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Lies My Mother Never Told Me by A.F.Harrold

by A.F. Harrold


A.F. Harrold's comic genius is very much to the fore in this collection of poetry. Mr Harrold (or A.F. To his friends) utilises his considerable poetic dexterity to beguile, charm, dazzle and amuse as he introduces the reader to thirteen ways to be related to The Beatles, Uncle Billy, The dedicated Nudist and many other of his rather odd relatives. Mr Harrold details his extensive collection of literary memorabilia, muses on life, love and the absurdity of cardboard boxes, and warns of the dangers of precariously balanced pianos. Be warned this book will cause serial outbreaks of mirth, but do not underestimate the calibre of the poetic talent that rather cleverly delivers that laughter.

A.F. Harrold is an English poet (1975 - present). He writes and performs for adults and children, in cabaret and in schools, in bars and in basements, in fields and indoors. He was Glastonbury Festival Website's Poet-In-Residence in 2008, and Poet-In-Residence at Cheltenham Literature Festival in 2010. He won the Cheltenham All Stars Slam Championship in 2007 and has had his work on BBC Radio 4, Radio 3 and BBC7. He is active in schools work, running workshops and slams and doing performances at ungodly hours of the morning, and has published several collections of poetry. He is the owner of many books, a handful of hats, a few good ideas and one beard. He is the author of the Bloomsbury published Fizzlebert Stump books for children and most recently The Imaginary.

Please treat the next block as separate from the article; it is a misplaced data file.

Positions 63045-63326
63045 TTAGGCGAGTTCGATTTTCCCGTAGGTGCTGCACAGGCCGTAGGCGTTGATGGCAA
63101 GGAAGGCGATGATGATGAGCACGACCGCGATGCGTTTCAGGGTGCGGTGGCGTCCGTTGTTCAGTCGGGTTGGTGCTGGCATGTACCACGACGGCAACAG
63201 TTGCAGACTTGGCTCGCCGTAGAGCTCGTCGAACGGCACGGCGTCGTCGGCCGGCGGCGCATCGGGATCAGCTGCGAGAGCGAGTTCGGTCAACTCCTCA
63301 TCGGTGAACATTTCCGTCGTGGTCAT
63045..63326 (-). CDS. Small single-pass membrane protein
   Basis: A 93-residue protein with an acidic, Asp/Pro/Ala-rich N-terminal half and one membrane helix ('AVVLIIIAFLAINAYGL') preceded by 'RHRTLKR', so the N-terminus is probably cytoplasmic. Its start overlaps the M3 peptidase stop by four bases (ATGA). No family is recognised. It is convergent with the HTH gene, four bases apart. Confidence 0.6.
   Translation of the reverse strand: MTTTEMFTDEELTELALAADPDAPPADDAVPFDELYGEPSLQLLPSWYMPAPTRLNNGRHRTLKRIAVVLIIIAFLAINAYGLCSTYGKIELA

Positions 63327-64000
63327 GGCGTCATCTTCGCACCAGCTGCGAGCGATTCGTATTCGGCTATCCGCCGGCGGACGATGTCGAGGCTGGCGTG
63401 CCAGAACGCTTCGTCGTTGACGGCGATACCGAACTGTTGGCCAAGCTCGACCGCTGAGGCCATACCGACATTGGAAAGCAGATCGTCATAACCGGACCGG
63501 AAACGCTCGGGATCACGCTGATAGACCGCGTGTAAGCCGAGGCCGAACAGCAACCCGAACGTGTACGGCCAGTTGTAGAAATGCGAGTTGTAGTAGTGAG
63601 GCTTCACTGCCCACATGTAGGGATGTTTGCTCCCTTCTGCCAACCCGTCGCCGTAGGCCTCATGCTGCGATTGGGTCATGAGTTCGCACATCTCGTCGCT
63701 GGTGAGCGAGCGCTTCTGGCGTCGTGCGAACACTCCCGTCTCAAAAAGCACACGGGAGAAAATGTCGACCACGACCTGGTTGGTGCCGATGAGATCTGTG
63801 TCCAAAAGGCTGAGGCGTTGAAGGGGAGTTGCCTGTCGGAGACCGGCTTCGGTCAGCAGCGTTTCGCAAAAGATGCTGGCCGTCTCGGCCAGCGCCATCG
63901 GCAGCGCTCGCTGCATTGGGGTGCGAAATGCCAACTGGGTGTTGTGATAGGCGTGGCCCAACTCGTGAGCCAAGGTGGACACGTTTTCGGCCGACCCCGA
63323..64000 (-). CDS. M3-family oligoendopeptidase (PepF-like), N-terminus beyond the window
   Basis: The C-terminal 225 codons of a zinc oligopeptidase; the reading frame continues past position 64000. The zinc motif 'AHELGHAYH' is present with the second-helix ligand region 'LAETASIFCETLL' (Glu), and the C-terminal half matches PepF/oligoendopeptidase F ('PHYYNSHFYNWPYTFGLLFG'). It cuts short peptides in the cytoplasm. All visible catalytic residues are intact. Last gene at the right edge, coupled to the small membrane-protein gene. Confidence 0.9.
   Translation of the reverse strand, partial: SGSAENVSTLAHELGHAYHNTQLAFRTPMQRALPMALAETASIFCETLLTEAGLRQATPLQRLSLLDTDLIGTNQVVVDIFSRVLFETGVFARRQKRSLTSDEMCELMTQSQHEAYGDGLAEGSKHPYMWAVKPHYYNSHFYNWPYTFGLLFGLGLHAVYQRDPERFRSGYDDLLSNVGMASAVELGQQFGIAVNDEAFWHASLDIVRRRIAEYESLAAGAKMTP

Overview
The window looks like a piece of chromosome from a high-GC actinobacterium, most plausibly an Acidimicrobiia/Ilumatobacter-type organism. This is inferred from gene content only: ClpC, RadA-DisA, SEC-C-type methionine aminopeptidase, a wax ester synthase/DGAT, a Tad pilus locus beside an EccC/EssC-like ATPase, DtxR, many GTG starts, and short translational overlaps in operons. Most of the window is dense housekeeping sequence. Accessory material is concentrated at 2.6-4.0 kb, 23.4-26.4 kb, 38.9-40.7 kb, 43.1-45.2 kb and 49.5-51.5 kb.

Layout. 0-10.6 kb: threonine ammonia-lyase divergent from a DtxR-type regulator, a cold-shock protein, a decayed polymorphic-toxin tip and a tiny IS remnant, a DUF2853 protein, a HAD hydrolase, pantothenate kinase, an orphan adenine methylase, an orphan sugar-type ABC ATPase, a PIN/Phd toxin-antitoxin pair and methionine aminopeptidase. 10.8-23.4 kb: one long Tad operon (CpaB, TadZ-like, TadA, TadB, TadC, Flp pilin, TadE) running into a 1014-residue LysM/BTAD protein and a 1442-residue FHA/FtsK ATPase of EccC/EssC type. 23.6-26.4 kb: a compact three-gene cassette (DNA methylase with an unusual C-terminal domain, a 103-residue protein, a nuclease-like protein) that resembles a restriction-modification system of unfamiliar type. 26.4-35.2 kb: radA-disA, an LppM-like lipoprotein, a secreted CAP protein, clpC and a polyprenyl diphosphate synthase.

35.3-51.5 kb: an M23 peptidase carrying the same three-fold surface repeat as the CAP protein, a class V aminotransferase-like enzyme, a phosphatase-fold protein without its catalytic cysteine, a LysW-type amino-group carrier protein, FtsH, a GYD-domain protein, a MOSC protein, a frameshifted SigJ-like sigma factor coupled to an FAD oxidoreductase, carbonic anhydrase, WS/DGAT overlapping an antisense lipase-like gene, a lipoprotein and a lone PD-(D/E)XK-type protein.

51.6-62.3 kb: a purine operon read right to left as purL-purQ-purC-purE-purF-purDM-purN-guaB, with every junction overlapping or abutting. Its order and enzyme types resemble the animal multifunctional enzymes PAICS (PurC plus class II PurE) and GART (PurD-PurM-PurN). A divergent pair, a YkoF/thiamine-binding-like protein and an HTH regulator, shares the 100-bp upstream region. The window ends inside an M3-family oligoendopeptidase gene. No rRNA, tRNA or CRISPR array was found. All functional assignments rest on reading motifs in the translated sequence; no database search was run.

“There is a poem for every occasion here, so if you’re planning
on speaking at a wedding or teaching an English class or
sending a birthday or valentine card or in existing in the
world as a human in anyway whatsoever, then why not make
your life a lot easier and just buy this book already.”
Byron Vincent

“Reads like being invited over for tea on a rainy Tuesday
afternoon, then having your host serve good conversation,
fine wit, a tall tale and a selection of rather unusual cakes.”
Professor Elemental

“I read one of A.F. Harrold’s poems to my two year old son
and it disturbed him greatly.”
Daniel Cockrill